Fellowship Family Perspectives

One of the most common questions we receive from applicants to the Mansfield Fellowship Program is “Can my family accompany me to Japan?”.  The answer is YES!  While the fellowship program does not provide language training for spouses and children, educational and travel allowances are available.

What is the family experience like?  Read on to get a glimpse of the experiences of several of the families who have spent a year in Japan with the Mansfield Fellowship Program.

Michael Marcus (1997-99)
Monica Caphart (2001-02)
Yukiko Ellis (2003-04)
Steven Lewis-Workman (2004-05)
L. William Heinrich (2005-07)

Michael Marcus (MFP No. 3)

Throughout the application process one concern my wife and I had was how she could continue her career during the year in Japan. Upon acceptance we sprung into high gear on this issue and fortunately we had more than a year between selection and moving to try to make arrangements. The initial step was to network with everyone we knew vaguely related to her field, policy for nuclear power. Her employer agreed to give her leave without pay.

Within a few months, she found out about a visiting professorship available at the Tokyo Institute of Technology through a friend and applied and received it. The dates virtually coincided with the fellowship and they even offered us an apartment, but since it was smaller than the one the fellowship offered we stayed with that one.

She had a great time at TIT and developing many friendships with students and faculty which she keeps to this day. When, my wife was not teaching, she volunteered.
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Monica Caphart (MFP No. 6)

When I was notified that I had been awarded a Mansfield Fellowship and would be a part of MFP 6, I was ecstatic.  My then 11 year old daughter Feeta was excited too, at first, but when she realized that it would mean leaving her middle school friends for a whole school year, she became a little apprehensive, and full of questions: would she have to learn Japanese too? would she have to go to a Japanese school and do her school work in Japanese?  etc., etc.  The Mansfield Foundation staff was very helpful in getting us information on schools and places to live.  We decided that Nishimachi International School, where the instruction is in English and Japanese is taught as a foreign language to international students, would be the best fit for her. We applied and were very excited when Feeta was accepted.  The Mansfield Foundation Tokyo staff was very helpful in securing housing for us a few blocks from Nishimachi in Minami Azabu. When Feeta arrived in Tokyo, she was 12 and there wasn’t a better place to spend her “tween” year.  Tokyo’s safety meant that she had autonomy and independence that was not available to her at home in Maryland, and she loved it!  She made friends at St. Alban’s Anglican Church and at Nishimachi, some of which she has maintained until now – some five years later.  Feeta’s return to the US for her final year of middle school was pretty seamless- she had grown as a person and continued to excel in her schoolwork.  I sincerely believe that the year in Japan was, and continues to be a positive influence on her life as on mine.  Given a choice, we both would do the Mansfield Fellowship program again.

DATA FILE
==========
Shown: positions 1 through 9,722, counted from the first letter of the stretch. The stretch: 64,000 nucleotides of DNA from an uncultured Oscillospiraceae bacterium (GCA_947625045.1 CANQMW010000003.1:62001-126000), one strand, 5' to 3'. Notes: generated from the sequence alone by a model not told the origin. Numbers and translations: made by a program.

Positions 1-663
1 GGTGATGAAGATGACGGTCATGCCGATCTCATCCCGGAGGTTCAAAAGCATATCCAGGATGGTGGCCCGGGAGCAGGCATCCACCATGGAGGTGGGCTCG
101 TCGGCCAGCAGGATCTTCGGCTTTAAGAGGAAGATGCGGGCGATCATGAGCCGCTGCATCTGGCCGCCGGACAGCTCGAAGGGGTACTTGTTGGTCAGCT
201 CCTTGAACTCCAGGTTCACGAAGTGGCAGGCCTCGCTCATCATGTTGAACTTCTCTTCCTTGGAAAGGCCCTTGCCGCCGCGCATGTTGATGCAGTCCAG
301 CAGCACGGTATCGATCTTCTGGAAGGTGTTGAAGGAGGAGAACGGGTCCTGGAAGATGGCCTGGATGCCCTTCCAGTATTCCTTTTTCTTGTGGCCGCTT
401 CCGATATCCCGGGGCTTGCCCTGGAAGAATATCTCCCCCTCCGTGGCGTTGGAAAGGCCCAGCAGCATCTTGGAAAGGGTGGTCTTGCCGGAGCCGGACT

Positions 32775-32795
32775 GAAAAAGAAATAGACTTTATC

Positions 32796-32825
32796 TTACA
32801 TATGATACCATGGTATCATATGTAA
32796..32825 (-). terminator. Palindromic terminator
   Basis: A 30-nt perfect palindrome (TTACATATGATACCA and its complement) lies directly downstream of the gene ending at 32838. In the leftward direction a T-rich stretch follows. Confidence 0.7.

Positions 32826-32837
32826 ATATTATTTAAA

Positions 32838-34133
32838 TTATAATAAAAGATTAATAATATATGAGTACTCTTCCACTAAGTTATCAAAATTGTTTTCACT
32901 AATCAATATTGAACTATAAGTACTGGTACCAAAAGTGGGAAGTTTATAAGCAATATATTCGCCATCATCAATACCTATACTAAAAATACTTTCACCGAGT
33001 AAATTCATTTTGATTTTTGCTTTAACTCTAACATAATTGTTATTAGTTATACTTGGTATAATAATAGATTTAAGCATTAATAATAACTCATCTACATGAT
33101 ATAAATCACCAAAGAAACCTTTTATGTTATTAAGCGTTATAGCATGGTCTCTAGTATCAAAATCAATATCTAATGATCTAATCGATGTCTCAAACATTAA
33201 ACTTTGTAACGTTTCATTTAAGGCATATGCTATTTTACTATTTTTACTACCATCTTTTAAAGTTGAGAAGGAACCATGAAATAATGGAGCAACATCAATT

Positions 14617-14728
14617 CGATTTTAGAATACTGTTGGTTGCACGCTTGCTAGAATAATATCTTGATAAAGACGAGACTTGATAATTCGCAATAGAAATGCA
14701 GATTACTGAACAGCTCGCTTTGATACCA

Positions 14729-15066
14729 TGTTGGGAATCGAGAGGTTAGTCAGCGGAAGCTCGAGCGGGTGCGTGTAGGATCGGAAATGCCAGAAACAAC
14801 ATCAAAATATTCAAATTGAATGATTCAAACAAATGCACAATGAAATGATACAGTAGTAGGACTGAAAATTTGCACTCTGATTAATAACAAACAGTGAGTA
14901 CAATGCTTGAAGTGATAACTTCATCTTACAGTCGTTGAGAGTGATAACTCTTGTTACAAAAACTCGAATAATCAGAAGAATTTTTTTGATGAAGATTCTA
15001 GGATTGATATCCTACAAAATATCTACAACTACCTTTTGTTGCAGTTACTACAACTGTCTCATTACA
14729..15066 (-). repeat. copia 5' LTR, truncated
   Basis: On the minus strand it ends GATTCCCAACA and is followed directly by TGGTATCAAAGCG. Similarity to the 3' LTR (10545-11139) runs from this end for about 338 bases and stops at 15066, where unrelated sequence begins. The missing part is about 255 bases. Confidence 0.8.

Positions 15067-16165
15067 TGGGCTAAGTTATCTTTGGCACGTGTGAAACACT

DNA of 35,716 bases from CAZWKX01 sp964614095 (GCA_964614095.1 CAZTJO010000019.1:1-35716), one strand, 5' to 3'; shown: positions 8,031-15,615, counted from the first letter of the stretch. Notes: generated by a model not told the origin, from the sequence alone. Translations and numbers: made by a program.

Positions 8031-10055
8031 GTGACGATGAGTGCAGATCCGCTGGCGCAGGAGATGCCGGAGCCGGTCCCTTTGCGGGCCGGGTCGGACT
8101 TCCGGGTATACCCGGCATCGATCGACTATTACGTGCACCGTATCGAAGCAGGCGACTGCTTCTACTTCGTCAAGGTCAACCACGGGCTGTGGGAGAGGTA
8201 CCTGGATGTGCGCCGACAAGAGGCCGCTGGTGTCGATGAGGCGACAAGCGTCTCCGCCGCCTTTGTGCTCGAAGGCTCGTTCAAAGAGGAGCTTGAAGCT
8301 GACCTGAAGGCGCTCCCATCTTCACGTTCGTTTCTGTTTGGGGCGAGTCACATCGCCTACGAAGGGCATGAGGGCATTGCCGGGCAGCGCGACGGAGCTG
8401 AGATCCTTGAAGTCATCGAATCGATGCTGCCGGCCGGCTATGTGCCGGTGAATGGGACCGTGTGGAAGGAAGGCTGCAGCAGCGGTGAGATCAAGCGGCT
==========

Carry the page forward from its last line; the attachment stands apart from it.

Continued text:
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Yukiko Ellis (MFP No.8)

If I were to summarize our family experience of life in Japan in one sentence, I would say, “Our family experience in Japan greatly exceeded our expectations, far beyond our wildest imagination.”

When I first heard of the Mansfield Fellowship Program back in the fall of 2001, I knew immediately it was something I definitely wanted to do.  I grew up in Japan till age 15 and I had been curious how it was like to live and work as an adult in Japan.  However, I also had to weigh the pros and cons of the participation not only for myself but also for my family.  My husband was a federal employee who was also interested in applying for the fellowship.  His agency, however, did not think it was the right time for him to take a two-year leave, from Fall 2002 to Fall 2004.  Then there were our three children to consider.  If our children were to accompany me, they would be in the 12th, 9th, and 6th grades.  For our oldest, how would our move to Japan affect his U.S. college application?  He was also disappointed at first about not being able to graduate from our local high school with his friends.  Our middle child was scheduled to attend a magnet high school for which he had to take an entrance exam.  We had heard how difficult it was to transfer back to this school in his sophomore year.  Should he stay behind in the States with his father to secure his place in the rising 9th grade class?  Our youngest child was the only one who did not hesitate in wanting to go to Japan.  However, we still debated whether we should place her in a Japanese school or an American School in Japan.  Then there was the question of whether I would be able to manage being a single mom for the duration of one year.  I was concerned about Japan’s well-known long working-hours.

In the end, we concluded the pros of living in Japan would easily exceed the difficulties we might encounter and we decided to take full advantage of this once-in-a-lifetime opportunity.  My three children lived with me in Japan for one year.  My husband visited us several times for three weeks at a time after he saved as much leave time as possible during the first year of my fellowship.

All three of our children went to American School in Japan (ASIJ) in Chofu.  They commuted to school on three different trains, one hour each way.  I was worried how they would take this commute.  Not to worry!  They all took their new experience in stride.  They quickly learned how to use the very convenient public transportation in Tokyo to go anywhere they wanted without having me to drive them at all.  They cherished their independence and I knew I did not have to worry about their safety in Tokyo.

Most American students at ASIJ attend for 1-2 years, like our children did.  ASIJ schedules a school trip early in the school year to help students get acquainted with each other quickly and to introduce them to Japan.  The trip is a few nights-and-days to a nearby location for middle school students, and to close to a week to distant places for high school students.  Our children still look back on these trips with excitement and fond memories.